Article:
Thursday, July 25, 2024

Ezra Pound: Epicentre of Cerebral Controversy


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Dr Ratan Bhattacharjee

Ezra Pound, whom Europe regarded as the ‘poet of the poets’ was an early champion of a number of avant-garde and modernist poets; developed important channels of intellectual and aesthetic exchange between the United States and Europe; and contributed to important literary movements such as Imagism and Vorticism.
Incredible but true that it was he who had the guts to change the draft of TS Eliot’s epoch-making poem The Wasteland (published in 1922). The poem was revised and made shorter with extensive marginal comments chiefly after his unsavoury encounter with Eliot. Pound played a major role in compressing and revising the poem in his search for ‘echt’ or what Pound meant ‘the real thing’ until it achieved its final form.
Pound tightened Eliot’s phrasing in many sections of the poem. Early in his career, Pound aroused controversy because of his aesthetic views and later, because of his political views, including his support for the Fascist government in Italy. He was a critic of the early modernist movement in American poetry, which was partially responsible for his desire to leave the country and settle in Europe. Generally considered as the poet most responsible for defining and promoting a modernist aesthetic in poetry, Pound carved a secure niche as the most important literary figure globally. Pound’s contribution to poetry began in the early 20th century with his role in developing Imagism, a movement stressing precision and economy of language.
Pound was an American expatriate poet who spent the majority of his adult life in London, Paris, and Italy. In an introduction to the Literary Essays of Ezra Pound written in 1954, TS Eliot declared that Pound “is more responsible for the 20th-century revolution in poetry than is any other individual.” Four decades later, Donald Hall reaffirmed in his remarks collected in Remembering Poets that “Ezra Pound is the poet who, a thousand times more than any other man, has made modern poetry possible in English.” For the greater part of the 20th century, however, Pound devoted his energies to advancing the art of poetry.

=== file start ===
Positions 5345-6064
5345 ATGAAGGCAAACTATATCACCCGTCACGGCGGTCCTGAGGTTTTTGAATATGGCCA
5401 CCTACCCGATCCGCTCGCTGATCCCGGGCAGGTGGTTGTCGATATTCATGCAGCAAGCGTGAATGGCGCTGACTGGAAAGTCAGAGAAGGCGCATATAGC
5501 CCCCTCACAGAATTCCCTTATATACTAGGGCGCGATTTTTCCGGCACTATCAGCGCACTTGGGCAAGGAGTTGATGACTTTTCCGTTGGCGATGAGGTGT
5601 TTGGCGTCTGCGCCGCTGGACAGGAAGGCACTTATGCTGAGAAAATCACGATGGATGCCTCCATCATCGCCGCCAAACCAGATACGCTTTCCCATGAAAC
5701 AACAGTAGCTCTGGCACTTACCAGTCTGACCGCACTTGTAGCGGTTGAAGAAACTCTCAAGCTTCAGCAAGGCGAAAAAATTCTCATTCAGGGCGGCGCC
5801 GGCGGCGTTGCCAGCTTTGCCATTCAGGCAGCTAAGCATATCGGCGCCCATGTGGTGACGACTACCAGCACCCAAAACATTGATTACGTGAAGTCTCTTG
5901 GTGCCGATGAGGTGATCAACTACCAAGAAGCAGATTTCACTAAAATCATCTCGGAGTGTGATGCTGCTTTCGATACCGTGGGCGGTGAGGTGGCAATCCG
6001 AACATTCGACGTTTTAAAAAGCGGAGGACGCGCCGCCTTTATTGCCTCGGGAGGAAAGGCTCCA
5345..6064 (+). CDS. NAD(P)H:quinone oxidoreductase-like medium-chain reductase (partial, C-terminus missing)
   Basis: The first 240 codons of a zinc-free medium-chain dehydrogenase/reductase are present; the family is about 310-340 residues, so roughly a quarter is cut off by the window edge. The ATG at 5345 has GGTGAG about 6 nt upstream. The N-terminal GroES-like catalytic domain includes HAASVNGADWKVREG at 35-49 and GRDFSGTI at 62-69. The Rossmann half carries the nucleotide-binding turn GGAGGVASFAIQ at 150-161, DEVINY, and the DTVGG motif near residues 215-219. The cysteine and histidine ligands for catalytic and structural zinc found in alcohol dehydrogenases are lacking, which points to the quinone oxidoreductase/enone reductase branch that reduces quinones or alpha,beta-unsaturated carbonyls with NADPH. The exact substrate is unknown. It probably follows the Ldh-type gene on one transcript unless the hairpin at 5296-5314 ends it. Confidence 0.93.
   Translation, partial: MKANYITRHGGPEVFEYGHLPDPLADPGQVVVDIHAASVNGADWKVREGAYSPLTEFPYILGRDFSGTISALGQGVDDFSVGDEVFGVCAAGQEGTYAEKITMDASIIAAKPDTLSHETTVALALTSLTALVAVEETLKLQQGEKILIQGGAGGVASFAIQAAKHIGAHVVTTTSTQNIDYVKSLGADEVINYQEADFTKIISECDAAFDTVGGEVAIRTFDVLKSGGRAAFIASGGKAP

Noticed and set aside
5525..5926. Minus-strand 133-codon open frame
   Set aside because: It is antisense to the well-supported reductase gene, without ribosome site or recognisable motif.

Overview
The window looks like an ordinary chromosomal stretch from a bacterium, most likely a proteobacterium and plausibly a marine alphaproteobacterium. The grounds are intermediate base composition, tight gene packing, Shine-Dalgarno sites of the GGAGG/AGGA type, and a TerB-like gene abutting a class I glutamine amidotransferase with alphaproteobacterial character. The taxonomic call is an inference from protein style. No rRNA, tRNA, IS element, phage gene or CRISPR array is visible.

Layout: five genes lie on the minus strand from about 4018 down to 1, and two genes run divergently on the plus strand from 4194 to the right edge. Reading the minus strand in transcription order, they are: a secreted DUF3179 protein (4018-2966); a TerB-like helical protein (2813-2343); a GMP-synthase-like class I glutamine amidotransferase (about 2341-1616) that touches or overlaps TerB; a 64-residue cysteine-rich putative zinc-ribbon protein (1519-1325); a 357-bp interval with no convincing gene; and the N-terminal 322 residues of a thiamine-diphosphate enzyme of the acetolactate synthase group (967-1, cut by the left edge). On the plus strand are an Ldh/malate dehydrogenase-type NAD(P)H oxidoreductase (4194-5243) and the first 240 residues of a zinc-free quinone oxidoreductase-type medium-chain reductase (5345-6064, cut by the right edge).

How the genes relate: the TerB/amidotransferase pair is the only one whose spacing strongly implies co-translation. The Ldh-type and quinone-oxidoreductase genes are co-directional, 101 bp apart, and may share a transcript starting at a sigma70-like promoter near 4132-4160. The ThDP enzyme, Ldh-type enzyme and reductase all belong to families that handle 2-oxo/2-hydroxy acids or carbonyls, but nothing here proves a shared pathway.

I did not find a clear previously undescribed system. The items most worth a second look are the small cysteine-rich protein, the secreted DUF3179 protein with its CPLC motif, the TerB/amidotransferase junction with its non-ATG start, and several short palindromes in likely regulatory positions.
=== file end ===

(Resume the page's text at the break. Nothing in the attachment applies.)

Pound was born in Hailey, Idaho on October 30, 1885 and grew up near Philadelphia. He completed his undergraduate work at the University of Pennsylvania and earned his BA from Hamilton College, but he lived much of his adult life overseas. In his article How I Began, collected in Literary Essays (1954), Pound claimed that as a youth he had resolved to “know more about poetry than any man living.” In pursuit of this goal, he settled in London from 1908 to 1920, where he carved out a reputation for himself as a member of the literary avant-garde and a tenacious advocate of contemporary work in the arts. The Cantos by Ezra Pound is a long, incomplete poem in 116 sections, each of which is a canto. Most of it was written between 1915 and 1962, although much of the early work was abandoned and the early cantos, as finally published, date from 1922 onwards. It is a book-length work, widely considered to be an intense and challenging read. Through his criticism and translations, as well as in his own poetry, particularly in his Cantos, Pound explored poetic traditions from different cultures ranging from ancient Greece, China, and the continent, to current-day England and America.
Ezra Pound’s contributions to modernist poetry chiefly veer round The Cantos, which remains a signal modernist epic – its mix of history, politics, and what Pound called “the periplum,” an advocacy for developing a range of poetic techniques that capture life in the midst of experience. In his efforts to develop new directions in the arts, Pound besides guiding Eliot, also promoted and supported writers such as James Joyce and Robert Frost. In a 1915 letter to Harriet Monroe, Pound himself described his activities as an effort “to keep alive a certain group of advancing poets, to set the arts in their rightful place as the acknowledged guide and lamp of civilization.”
His first book of poems, A Lume Spento, printed in June 1908, in an edition of 100 copies contains French phrases and scraps of Latin and Greek. He seemed to have affected obscurity and appreciated the abstruse. Pound, who loved the theory of impersonal tone of literature, was of the opinion that his poems were dramatic presentations, not personal expressions.
Pound’s Pisan Cantos, that Paul L Montgomery of the New York Times called “among the masterpieces of this century” won him the Bollingen Prize in 1949.
Pound died in November of 1972; he was buried in his beloved Italy, on the cemetery island Isole di San Michele. In the years since his death, scholarly examination of his work continues unabated. Ezra Pound once said in ABC of Reading, “Literature is news that stays news” and he himself stayed in news through his lifetime.
The author is a contributor at The Shillong Times


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